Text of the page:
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Burglary Charges in Texas: What You Need To Know

Burglary In Texas

Burglary is a very serious crime in the state of Texas. It happens when someone unlawfully enters or remains in any structure (public or private) with the intent to commit a felony, theft, or assault inside. This definition includes home invasion and refers specifically to a burglary that occurs within a habitation.

Elements of Burglary

Burglary describes a crime that consists of two parts. The first part is unlawful entry. This means that the offender entered a property without permission. Secondly, is intent. Intent means that the offender entered the property with the intention to commit a theft or assault. In order to prove that someone committed burglary, both elements of the crime must be proven beyond a reasonable doubt. Without sufficient proof of each element, the prosecutor may secure a conviction for some other crime (such as trespassing), but not burglary.

The intended crime does not need to be completed. Proof of entry and of the intent to commit one of these crimes inside are the only requirements for a conviction.

Entering the Building

The first element of the crime of burglary—entering—can be accomplished in two ways: (1) by breaking into or entering property that you don’t have permission to enter, or (2) by remaining on property after the time you are permitted.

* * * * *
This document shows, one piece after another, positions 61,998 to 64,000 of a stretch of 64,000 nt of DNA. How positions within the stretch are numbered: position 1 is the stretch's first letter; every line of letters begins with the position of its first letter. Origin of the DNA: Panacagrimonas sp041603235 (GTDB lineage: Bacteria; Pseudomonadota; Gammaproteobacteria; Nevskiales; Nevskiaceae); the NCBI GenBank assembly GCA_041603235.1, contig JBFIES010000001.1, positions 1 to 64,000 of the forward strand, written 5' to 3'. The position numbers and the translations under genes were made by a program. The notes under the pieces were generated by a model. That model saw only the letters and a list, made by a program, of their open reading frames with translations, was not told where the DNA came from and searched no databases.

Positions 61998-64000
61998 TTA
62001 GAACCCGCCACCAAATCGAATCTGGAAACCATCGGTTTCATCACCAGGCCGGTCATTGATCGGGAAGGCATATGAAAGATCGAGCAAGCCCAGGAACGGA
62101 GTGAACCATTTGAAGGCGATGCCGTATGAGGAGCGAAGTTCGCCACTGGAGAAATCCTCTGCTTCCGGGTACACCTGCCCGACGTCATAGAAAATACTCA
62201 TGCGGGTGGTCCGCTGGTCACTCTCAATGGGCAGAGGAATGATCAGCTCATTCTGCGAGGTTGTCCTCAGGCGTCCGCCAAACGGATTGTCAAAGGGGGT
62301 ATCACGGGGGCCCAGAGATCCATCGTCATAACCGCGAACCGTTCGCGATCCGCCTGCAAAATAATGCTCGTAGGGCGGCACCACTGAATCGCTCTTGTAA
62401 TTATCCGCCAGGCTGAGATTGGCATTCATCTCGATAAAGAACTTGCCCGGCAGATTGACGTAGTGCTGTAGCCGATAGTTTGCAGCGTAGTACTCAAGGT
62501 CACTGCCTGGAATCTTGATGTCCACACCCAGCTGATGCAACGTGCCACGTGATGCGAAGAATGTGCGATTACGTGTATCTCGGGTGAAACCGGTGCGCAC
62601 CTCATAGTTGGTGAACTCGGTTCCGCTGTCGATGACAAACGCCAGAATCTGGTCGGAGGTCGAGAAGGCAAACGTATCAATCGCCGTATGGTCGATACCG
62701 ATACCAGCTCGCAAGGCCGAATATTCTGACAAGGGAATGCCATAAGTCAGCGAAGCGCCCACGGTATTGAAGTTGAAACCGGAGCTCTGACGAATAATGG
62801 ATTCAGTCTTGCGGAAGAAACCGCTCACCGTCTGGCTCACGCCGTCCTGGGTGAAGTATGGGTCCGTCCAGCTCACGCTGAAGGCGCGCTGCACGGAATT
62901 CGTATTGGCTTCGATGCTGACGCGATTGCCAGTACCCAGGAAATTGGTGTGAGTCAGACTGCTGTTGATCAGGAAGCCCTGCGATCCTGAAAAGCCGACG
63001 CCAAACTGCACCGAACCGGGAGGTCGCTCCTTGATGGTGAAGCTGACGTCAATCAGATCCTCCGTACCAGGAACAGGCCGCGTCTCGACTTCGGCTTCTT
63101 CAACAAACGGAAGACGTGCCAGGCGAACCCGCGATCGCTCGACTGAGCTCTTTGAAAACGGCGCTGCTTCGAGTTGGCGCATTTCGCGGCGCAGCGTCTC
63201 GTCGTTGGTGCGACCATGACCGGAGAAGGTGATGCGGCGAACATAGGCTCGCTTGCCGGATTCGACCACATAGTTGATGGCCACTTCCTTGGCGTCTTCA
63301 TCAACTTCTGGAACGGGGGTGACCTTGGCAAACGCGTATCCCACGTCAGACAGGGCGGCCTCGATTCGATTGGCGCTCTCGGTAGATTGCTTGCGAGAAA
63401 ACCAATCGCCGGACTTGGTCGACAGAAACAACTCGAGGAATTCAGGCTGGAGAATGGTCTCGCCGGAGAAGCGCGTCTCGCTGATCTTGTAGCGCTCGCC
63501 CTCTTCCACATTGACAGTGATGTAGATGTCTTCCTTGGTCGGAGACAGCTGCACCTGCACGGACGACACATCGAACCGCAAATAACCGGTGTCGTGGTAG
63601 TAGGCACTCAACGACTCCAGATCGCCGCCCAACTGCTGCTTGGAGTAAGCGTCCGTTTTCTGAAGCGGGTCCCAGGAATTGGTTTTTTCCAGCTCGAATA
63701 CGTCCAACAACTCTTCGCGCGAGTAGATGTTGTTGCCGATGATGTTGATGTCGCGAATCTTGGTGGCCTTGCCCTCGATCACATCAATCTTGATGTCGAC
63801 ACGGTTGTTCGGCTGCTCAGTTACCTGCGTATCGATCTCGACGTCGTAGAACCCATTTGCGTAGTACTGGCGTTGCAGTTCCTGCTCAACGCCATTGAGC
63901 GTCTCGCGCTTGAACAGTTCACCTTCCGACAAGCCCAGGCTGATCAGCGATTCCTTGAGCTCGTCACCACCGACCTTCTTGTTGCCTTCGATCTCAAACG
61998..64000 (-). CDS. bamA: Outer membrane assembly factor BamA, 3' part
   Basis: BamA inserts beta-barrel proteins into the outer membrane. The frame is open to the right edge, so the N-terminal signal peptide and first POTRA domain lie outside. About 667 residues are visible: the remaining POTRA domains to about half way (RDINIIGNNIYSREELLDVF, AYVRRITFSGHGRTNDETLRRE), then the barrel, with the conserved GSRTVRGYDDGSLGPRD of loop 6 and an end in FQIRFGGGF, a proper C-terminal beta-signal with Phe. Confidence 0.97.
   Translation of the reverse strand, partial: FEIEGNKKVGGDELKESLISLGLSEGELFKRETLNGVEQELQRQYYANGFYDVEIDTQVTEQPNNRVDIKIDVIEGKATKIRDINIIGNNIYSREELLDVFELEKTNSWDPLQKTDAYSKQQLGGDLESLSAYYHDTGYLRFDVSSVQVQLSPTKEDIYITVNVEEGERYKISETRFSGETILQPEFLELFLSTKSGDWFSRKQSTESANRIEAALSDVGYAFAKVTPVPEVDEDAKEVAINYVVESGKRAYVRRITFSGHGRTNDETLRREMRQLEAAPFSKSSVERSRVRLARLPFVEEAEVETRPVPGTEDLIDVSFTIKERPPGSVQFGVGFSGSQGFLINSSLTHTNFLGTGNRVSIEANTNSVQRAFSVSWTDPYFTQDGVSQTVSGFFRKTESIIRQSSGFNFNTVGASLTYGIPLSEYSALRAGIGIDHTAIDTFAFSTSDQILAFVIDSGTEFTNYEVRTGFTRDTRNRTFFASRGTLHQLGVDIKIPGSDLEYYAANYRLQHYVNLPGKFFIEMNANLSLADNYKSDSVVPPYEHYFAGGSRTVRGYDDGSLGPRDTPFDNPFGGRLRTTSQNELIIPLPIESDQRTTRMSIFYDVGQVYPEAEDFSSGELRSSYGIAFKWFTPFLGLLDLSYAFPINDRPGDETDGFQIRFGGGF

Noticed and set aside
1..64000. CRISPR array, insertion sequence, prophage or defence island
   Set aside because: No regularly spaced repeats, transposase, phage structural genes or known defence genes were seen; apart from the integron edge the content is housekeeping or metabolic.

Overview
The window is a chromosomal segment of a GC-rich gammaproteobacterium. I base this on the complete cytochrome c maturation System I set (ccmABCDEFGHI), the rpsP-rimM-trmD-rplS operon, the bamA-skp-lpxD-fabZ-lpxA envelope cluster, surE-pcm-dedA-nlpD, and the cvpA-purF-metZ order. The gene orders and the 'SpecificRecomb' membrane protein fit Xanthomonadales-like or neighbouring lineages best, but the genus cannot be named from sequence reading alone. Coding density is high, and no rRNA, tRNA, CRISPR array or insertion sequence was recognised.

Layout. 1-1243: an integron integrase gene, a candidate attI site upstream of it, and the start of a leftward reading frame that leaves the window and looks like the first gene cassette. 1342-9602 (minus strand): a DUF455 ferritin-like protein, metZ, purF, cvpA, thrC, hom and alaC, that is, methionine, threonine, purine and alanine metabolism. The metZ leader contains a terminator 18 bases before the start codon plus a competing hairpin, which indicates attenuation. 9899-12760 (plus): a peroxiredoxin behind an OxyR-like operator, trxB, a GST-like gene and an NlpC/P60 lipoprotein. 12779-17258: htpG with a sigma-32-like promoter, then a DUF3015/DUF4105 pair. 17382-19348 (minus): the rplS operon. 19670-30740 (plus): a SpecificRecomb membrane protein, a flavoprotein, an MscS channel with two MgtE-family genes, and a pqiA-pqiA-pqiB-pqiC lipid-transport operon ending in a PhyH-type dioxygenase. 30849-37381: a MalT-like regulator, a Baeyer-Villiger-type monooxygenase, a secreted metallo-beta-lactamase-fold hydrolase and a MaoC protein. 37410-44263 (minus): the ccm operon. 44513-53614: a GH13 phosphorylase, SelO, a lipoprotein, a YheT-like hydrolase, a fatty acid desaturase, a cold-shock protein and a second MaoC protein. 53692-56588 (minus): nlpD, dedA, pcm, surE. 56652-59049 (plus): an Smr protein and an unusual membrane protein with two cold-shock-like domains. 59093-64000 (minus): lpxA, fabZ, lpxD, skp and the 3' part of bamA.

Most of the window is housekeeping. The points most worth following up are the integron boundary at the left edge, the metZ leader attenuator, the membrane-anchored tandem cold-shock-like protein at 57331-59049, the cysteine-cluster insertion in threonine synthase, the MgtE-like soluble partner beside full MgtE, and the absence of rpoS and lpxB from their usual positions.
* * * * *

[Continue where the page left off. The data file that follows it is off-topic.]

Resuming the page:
Entering With Intent to Commit a Felony, Theft, or Assault

The second element of burglary concerns the defendant’s state of mind at the time he entered the building. To be convicted of burglary, the defendant must have decided to commit a felony, theft, or assault, and then entered the building for that purpose.

Burglary Punishment

The punishment for a burglary conviction depends on the circumstances of the crime.

Burglary of a building that is not a habitation is a state jail felony and occurs when a defendant unlawfully enters or remains in a public or private building (but not a habitation) with the intent to commit a felony, theft, or assault. 

Burglary of a habitation, or home invasion, is a second-degree felony and occurs when a defendant unlawfully enters or remains in a habitation with the intent to commit a felony theft or an assault therein. The crime increases to a first-degree felony if the defendant entered the habitation with the intent to commit a felony other than felony theft therein. 

Burglary of a vehicle is a class A misdemeanor and occurs when a defendant breaks into or unlawfully enters a vehicle that is not used for habitation with the intent to commit a felony or theft therein. The entry element is satisfied if the defendant inserted any body part or object connected to the body into the vehicle.

Vehicles that are adapted for overnight accommodation (such as a house trailer) are considered a habitation for the purposes of punishment, described above in “Burglary of a habitation.”

A-EZ Out Bail Bonds

If you choose A-EZ Out Bail Bonds, there’s a simple way to bail your loved one out of jail.  After bail for your loved one is set by the court, you can choose to secure a bail bond with A-EZ Out through credit card, cash, or loan. The accused will be released. Your loved one is agreeing to show up for court on all assigned dates; otherwise, they will be arrested once again, given perhaps even higher fines, and make another bail bond agreement if they wish to be released.

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